- "Perinatal mortality was higher in infants born to infected women (10 deaths among 256 infants; rate 39 (95% confidence interval 19 to 71) per 1000 total births) than in infants of uninfected women (9 deaths among 1233 infants; rate 7 (3 to 13) per 1000 total births) (P < 0.001). This was principally explained by an increase in the rate of stillbirth (27 per 1000 total births v 6 per 1000 total births; P = 0.001). Infants of infected women were also more likely to be born prematurely than were infants of comparison women (adjusted odds ratio 4.0, 95% confidence interval 2.7 to 5.9). Infected women who delivered preterm were more likely to be infected in their third trimester (P = 0.046), to have been admitted to an intensive care unit (P < 0.001), and to have a secondary pneumonia (P = 0.001) than were those who delivered at term."
|Region||Number of Confirmed Cases(10 July 2009 based upon online data)||Number of Confirmed Deaths|
(Table data source: BMJ 2009;339:b2840)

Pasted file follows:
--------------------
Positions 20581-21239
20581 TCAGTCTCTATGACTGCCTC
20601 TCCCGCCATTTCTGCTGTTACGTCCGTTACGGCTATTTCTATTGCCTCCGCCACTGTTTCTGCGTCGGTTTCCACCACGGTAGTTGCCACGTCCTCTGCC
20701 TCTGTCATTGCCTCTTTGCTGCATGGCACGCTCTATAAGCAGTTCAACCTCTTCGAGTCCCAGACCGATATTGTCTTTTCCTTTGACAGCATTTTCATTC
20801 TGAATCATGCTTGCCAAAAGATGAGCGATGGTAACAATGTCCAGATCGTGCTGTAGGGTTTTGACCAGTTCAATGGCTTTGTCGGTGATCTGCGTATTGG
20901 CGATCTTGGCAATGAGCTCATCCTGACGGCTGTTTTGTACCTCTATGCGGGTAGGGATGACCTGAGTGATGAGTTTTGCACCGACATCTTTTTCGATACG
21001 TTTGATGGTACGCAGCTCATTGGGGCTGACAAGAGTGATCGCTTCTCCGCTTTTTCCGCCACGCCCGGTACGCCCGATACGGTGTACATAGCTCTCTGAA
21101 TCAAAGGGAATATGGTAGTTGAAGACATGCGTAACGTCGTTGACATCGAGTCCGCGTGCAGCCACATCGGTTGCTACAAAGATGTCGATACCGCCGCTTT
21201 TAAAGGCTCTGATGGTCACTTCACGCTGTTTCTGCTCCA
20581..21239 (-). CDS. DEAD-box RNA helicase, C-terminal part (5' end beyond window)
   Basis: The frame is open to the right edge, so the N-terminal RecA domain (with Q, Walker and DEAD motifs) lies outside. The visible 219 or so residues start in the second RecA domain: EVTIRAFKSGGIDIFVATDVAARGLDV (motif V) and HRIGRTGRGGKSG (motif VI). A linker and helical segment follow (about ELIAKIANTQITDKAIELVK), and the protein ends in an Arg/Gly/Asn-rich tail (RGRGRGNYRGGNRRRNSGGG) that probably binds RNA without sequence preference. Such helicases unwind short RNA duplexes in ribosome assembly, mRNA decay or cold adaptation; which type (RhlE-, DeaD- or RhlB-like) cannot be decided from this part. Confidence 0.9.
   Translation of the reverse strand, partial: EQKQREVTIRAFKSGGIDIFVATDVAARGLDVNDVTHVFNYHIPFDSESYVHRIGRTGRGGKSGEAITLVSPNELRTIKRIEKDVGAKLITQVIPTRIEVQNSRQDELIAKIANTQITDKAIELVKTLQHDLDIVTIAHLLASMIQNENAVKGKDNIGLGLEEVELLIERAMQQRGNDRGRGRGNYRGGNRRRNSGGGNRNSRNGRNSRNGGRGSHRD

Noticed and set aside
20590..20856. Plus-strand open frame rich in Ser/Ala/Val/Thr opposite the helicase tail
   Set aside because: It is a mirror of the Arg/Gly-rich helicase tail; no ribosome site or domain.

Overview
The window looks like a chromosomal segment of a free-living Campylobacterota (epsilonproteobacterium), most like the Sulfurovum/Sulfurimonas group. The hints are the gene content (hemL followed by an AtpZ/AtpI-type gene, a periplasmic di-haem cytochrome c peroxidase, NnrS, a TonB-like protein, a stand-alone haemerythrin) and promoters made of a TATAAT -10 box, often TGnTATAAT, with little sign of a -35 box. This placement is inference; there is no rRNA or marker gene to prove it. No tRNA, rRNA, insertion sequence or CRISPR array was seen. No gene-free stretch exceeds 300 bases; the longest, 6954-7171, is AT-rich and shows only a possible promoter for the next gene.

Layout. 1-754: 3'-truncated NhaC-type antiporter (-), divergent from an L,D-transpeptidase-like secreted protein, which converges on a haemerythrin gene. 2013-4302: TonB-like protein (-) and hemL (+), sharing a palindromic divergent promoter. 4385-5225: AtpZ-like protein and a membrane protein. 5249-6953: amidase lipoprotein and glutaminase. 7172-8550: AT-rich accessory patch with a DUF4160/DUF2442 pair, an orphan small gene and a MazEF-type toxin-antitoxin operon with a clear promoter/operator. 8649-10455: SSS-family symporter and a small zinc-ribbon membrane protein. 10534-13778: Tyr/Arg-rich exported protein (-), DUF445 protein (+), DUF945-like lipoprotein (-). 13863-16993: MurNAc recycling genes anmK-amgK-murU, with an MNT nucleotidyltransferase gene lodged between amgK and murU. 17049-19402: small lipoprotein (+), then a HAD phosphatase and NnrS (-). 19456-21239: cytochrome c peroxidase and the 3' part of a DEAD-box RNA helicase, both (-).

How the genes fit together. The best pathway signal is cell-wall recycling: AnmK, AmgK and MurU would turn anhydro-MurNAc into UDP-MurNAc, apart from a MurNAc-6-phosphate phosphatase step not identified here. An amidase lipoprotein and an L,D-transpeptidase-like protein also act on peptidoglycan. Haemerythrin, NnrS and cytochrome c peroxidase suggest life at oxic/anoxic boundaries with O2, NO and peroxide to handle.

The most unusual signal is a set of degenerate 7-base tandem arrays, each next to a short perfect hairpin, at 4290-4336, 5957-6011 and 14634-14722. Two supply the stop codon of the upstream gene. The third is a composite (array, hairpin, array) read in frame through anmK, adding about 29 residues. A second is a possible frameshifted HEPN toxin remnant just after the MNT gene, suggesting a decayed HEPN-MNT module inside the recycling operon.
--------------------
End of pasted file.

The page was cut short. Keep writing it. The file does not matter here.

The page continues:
Confirmed infections per million population (July 2009)
- Australia and New Zealand - 462
- Britain - 158
- USA - 118
Australia - H1N1 Influenza 09 (Human Swin Flu) Facts
- Incubation period: maximum = 7 days (3 days would be more common)
- Period of communicability: from 24 hours prior to the onset of symptoms until:
- adults 12-64 yrs = 7 days
- adults >65 yrs = 14 days
- children <12 yrs = 14 days (or until resolution of fever, whichever is longer)
- Means of virus transmission: most likely to be spread from person-to-person by inhalation of infectious droplets produced while talking, coughing and sneezing; transmission may also occur through direct and indirect (fomite) contact.
Australian State Information
- NSW http://www.health.nsw.gov.au/publichealth/swine_flu.asp